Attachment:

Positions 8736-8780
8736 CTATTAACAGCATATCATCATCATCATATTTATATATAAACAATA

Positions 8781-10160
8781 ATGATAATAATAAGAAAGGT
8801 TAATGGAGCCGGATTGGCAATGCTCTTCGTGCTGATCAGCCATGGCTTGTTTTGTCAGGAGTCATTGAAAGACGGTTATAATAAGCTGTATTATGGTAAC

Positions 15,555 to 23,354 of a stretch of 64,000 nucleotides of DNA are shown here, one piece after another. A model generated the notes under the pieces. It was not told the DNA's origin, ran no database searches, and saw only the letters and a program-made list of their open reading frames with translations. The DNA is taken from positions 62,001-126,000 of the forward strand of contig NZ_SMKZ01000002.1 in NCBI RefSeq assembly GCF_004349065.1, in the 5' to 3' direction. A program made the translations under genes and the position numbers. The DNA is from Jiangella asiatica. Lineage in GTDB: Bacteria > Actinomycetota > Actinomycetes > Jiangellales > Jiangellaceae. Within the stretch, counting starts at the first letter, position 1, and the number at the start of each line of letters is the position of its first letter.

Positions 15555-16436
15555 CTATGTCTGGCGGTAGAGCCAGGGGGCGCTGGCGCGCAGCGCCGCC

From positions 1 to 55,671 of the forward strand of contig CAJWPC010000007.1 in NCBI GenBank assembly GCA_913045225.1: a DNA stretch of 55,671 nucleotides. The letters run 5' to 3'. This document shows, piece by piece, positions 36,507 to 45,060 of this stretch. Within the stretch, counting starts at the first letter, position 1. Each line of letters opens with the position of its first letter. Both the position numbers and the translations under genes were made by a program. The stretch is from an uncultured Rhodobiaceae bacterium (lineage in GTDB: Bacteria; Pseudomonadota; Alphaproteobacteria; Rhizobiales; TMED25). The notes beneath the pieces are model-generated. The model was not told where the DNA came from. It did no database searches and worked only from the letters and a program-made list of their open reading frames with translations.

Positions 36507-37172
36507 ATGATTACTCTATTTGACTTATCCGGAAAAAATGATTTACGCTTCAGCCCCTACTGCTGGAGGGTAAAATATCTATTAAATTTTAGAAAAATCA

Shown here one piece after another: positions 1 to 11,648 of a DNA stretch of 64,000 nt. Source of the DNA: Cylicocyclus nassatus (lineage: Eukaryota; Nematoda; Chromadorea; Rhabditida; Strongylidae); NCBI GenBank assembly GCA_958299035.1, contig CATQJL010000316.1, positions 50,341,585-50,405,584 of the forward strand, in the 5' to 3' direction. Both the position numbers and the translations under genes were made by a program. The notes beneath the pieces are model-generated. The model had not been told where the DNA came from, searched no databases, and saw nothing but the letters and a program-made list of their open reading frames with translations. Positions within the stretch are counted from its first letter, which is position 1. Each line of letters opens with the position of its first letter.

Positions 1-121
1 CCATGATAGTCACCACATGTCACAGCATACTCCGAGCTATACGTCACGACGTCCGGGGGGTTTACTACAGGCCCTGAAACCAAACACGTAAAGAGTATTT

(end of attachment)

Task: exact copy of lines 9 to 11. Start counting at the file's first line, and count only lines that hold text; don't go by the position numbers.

From positions 1 to 55,671 of the forward strand of contig CAJWPC010000007.1 in NCBI GenBank assembly GCA_913045225.1: a DNA stretch of 55,671 nucleotides. The letters run 5' to 3'. This document shows, piece by piece, positions 36,507 to 45,060 of this stretch. Within the stretch, counting starts at the first letter, position 1. Each line of letters opens with the position of its first letter. Both the position numbers and the translations under genes were made by a program. The stretch is from an uncultured Rhodobiaceae bacterium (lineage in GTDB: Bacteria; Pseudomonadota; Alphaproteobacteria; Rhizobiales; TMED25). The notes beneath the pieces are model-generated. The model was not told where the DNA came from. It did no database searches and worked only from the letters and a program-made list of their open reading frames with translations.

Positions 36507-37172
36507 ATGATTACTCTATTTGACTTATCCGGAAAAAATGATTTACGCTTCAGCCCCTACTGCTGGAGGGTAAAATATCTATTAAATTTTAGAAAAATCA